July 11, 2022
Whistleblowing in the workplace is a security for the employees, for people in leading roles in the organisation and for any shareholders. It can contribute to higher well-being among all and whistleblowers help to ensure that the organisation is on the right track, especially if there is a good whistleblower system and a good whistleblower policy in place.
Whistleblowing can also help reduce losses, build a loyal workforce or protect employees from injury. In this post, we take a closer look at 5 benefits of whistleblowing in the workplace.
Briefly, these are that whistleblowing:
- Creates an open culture
- Gives a higher awareness
- Fights maladministration and malpractice
- Protects against damage to the organisation's reputation
- Reduces losses
Below is a more detailed description of how whistleblowing offers these benefits.
1. Whistleblowing creates an open culture
Whistleblowing can help create an open culture within the organisation, especially if the organisation actively demonstrates that they support whistleblowers and encourage employees to report problems in the workplace.
An open culture in turn leads to better working conditions, which leads to higher productivity. The fact that the organisation is open and positive about whistleblowing also increases the chances that employees will report problems via internal channels, rather than turning to the media or social media to bring up any issues.
Also read: Fostering a Speak-Up Culture
2. Whistleblowing gives a higher awareness
Whistleblowers help to raise awareness about the many problems and injustices that are happening around us all the time. For example, there may be major problems among our closest colleagues or our immediate manager without us being aware of it. When a whistleblower dares to talk about a problem in the workplace, it is easier to be aware of similar problems in the future.
In cases like these, it is extra important that your whistleblower solution offers the opportunity for anonymity as the fear of retaliation can be great, especially when it comes to reporting a person who has a higher role within the organisation.
3. Whistleblowing combats malfunctions and malpractices
The point above leads us directly to the main issue, namely maladministration and malpractice. If people who repeatedly commit misconduct do not feel that there are any consequences for the behaviour, it is more likely that the behaviour will continue. Whistleblowing can therefore be an excellent tool to put a stop to this.
Stopping misconduct and malpractice is of great importance as these irregularities have a major negative effect on the health and well-being of employees. As described in the study Workplace bullying and subsequent health problems, this can lead to sleep problems, anxiety and depression, to name a few. It undeniably also affects the organisation as a whole in the long run.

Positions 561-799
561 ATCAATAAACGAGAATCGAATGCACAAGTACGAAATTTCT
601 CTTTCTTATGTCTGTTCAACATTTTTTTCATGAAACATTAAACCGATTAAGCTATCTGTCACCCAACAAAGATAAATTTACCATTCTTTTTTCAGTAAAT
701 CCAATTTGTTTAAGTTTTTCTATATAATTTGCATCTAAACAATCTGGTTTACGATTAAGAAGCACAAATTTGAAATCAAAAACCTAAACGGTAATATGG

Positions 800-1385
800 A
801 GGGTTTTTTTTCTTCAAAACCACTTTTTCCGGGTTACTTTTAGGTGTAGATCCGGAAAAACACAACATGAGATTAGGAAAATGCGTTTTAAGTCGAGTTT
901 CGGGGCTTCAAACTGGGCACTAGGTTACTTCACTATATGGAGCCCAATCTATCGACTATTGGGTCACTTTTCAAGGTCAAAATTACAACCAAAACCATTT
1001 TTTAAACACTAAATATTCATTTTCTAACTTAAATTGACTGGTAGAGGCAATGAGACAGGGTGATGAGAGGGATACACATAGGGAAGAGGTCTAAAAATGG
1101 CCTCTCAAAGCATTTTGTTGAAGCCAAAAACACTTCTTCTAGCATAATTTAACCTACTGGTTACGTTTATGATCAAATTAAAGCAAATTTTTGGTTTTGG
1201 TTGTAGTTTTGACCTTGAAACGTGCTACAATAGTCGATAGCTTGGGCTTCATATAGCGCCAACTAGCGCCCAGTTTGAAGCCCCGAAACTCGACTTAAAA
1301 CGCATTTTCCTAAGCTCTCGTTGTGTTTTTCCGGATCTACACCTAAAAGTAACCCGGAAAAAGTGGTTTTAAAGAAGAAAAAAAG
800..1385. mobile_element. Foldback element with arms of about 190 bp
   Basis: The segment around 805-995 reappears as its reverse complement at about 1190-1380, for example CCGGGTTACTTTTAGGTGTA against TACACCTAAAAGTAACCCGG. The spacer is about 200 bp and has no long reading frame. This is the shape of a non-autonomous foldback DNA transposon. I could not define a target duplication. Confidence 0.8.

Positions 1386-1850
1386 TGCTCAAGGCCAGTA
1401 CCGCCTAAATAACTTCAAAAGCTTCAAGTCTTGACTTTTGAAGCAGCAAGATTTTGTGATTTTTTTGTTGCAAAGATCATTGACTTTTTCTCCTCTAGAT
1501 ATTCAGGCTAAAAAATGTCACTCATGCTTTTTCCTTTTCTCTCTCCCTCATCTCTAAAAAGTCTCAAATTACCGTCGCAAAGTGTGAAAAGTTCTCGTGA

When the opportunity exists to report misconduct and misconduct in an efficient and secure manner, it is more likely that employees will dare to use the opportunity. Once a person has dared to report something, the chance also increases that more people will dare to report their own issues and injustices in the workplace, unless the matter is taken seriously. It also increases the chances that people who have previously had dubious behaviour in the workplace begin to think twice about their own words and actions.
4. Whistleblowing protects against damage to the organisation's reputation
Since whistleblowing mainly offers internal channels for dealing with problems within the organisation, it is an excellent way to protect against damage to the organisation's reputation. From an organisation's point of view, it is always better if an employee blows the whistle internally first. This is because it partly prevents the information from coming out in public, but also because it provides the opportunity to solve problems before they escalate.
Everyone can probably relate to the fact that it is easier to put out a small spark than a large full-scale house fire and problems within an organisation can work in the same way. Being able to tackle the problem early and prevent it from growing or spreading can be of utmost importance. Both for the benefit of the organisation, but also for the benefit of the employees.
5. Whistleblowing reduces losses
A direct parallel can be drawn between whistleblowing and a reduction in losses within an organisation. Losses can also come in many different forms. Without a whistleblower, there is a great risk that employees who experience poor working conditions will quit instead of reporting the problem, which is a loss of manpower.
According to ACFE's Report to the Nations 2022, an organisation loses an average of 5% of its revenue due to fraud, while 42% of fraud was detected through tips. In addition, it was seen that organisations with reporting channels had half as large losses to fraud compared to organisations without such. Even if you do not have the time or opportunity to review the entire report, it can be a good idea to read through the key findings from the study as they contain a lot of useful information.
Without whistleblowing, there is also the risk that problems grow, and that an employee eventually reports the problems to the media or in social media. This can negatively affect the organisation's reputation and can lead to customers and partners choosing other organisations, leading to a loss of revenue.